• Yes and no. There have been literally thousands upon thousands of Catholic priests who have lived fruitful lives, faithful to the promises they made at ordination. Although we do have married priests, e.g. Eastern rite and former Anglican clergy, I personally don’t see the western discipline of celibacy being dropped any time soon. Apart from anything else, I don’t think the finance is available to support clergy families in any number.

      I am adding your priest friend to my prayers. I have attended many death-beds. Some are agonizing: the dying person loses faith, hope, everything, it seems, that he or she valued or lived by. St Thérèse of Lisieux experienced a terrible desolation of spirit before she died. That’s one of the reasons I believe prayer for the dying and for the dead are both so important. In the monastic tradition we pray for them explicitly at the end of every Hour of the Divine Office and at the end of every meal.

  6. Our parish is served by two priests and three deacons, two of whom I know for certain are married. We have a growing number of married deacons in our archdiocese and their vocations are highly valued, so if a man chooses to be married, he may also serve as a Permanent Deacon. Yes, a different vocation, but at the heart of it still service in God. As much as people like to believe that allowing marriage would make for happier more fulfilled (and more numerous) priests, what about those who would end up in unhappy marriages, just as surely as clergy of other denominations as well as all laiety sometimes find themselves? Marriage is as much a vocation as Holy Orders with its own demands, it is not a tool. What I’m trying to get at is this: you don’t bring a baby into a marriage in order to try to solve marriage problems, neither do you allow priests to marry in order to create happier, more fulfilled priests – they have to have it within themselves to begin with, have to nurture it.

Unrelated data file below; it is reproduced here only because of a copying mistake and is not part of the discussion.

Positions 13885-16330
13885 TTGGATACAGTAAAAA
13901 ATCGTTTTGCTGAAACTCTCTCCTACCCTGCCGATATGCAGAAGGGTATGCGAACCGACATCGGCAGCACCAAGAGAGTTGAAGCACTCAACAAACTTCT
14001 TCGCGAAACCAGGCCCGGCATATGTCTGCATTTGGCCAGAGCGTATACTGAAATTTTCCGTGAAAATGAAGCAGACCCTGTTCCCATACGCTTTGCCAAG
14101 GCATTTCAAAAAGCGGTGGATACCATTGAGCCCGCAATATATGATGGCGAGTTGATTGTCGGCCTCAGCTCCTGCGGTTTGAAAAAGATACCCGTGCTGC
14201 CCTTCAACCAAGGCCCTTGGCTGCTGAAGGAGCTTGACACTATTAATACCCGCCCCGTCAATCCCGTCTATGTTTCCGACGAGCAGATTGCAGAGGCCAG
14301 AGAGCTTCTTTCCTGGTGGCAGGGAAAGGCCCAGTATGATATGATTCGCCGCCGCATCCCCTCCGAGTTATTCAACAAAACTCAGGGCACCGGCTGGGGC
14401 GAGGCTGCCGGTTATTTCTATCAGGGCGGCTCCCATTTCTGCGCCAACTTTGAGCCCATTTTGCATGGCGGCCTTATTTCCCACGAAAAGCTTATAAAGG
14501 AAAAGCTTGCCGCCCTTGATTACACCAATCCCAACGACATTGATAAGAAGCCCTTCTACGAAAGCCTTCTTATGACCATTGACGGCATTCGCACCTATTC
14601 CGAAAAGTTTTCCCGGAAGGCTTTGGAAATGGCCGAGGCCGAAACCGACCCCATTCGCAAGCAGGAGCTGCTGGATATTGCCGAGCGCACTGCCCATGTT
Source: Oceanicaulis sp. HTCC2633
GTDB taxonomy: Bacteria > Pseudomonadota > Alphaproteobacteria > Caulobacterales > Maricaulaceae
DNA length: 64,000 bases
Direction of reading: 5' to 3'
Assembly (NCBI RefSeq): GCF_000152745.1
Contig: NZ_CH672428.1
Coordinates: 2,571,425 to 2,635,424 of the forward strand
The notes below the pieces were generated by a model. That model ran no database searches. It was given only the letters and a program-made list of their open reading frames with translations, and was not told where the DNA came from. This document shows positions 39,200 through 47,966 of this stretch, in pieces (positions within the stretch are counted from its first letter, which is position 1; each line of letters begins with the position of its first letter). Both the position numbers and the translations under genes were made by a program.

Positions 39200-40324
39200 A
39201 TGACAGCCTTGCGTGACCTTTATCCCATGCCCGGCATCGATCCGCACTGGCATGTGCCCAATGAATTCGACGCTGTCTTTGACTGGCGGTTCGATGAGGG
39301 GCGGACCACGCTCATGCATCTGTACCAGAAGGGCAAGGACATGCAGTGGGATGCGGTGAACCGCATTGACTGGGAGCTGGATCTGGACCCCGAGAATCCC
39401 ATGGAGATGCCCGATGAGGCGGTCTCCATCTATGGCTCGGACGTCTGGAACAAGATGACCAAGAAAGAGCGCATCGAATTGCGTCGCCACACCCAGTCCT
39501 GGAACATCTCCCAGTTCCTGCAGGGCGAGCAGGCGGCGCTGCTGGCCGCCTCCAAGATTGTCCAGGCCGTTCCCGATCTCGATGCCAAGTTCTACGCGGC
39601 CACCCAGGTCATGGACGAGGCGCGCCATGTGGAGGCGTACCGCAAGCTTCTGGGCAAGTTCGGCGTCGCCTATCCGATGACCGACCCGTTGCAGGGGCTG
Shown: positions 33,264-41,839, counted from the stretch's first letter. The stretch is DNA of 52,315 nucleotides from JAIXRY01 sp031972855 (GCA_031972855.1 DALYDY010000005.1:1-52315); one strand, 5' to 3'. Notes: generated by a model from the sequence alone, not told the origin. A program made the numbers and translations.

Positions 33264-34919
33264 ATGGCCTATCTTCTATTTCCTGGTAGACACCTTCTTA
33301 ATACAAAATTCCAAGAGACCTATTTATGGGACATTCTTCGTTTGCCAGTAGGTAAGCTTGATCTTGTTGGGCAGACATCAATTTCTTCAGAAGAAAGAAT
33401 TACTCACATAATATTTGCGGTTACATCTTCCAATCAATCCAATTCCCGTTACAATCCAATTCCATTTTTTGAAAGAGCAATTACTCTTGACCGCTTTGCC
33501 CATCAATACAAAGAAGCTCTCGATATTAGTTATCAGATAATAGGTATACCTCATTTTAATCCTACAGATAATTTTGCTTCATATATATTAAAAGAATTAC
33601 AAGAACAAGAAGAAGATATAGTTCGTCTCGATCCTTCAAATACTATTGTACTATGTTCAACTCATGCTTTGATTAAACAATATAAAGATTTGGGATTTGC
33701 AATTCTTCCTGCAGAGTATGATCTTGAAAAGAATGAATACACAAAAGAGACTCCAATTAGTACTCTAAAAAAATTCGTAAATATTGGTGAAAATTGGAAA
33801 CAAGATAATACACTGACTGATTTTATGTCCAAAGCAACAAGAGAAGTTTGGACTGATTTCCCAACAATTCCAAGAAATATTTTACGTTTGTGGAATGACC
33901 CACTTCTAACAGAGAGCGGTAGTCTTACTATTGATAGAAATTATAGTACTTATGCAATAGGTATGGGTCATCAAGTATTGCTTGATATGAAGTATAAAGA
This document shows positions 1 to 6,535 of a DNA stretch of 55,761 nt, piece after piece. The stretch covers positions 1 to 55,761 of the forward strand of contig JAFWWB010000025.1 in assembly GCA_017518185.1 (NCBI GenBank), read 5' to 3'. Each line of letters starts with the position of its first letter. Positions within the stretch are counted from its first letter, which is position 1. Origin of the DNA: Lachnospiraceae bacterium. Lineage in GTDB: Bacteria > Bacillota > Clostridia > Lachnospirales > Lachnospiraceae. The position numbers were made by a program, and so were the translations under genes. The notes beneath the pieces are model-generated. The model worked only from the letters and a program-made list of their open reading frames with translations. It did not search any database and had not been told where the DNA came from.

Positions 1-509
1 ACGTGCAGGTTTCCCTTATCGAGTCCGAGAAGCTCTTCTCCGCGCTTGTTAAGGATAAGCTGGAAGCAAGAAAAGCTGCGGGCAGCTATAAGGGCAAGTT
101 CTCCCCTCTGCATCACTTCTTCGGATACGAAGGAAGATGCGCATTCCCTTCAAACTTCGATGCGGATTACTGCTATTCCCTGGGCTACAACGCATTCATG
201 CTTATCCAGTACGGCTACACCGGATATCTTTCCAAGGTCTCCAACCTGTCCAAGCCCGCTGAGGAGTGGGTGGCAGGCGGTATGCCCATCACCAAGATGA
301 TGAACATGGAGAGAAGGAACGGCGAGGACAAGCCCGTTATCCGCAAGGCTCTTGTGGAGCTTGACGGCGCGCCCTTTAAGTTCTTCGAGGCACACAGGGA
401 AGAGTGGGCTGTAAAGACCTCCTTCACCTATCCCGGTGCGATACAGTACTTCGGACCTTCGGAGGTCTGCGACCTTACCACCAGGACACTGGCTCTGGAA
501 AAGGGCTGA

Of the priests we have known personally over the years, I would not agree they live lonely isolated lives. They have their circle of friends, also in vocation, as well as another circle of friends in the parish and have been enthusiastic about joining us for family dinners and celebrations. On the other hand, a loner priest is no different than any other neighbour who prefers their own company – it is not vocation that makes the difference. We have kept in touch with a number of these clergy friends (and religious sisters, too) over the years, and I would describe our relationship with them as close and loving as anyone would have with another relative living in a different city.

    The falling away from faith at the end of life is something I have witnesses in a professional setting, too, and is not restricted to Catholic priests. On the other hand, people sometimes come to a place of faith and acceptance and experience the gift of conversion, again not restricted to any particular Christian denomination. When we attend a deathbed we must keep in mind that death is very complex, involving many processes, and must not surmise that the last conversations sum up a life lived in its entirety, nor compare the dying person’s attitudes to our own – they are in a different state of being.

    There are many ways we can support our priests and religious beyond shaking hands and rushing out of the Church following Mass. If we make the effort to do so we’ll find our lives (and hopefully theirs) enriched by friendship, so yes, pray for them, but make the effort.

Comments are closed.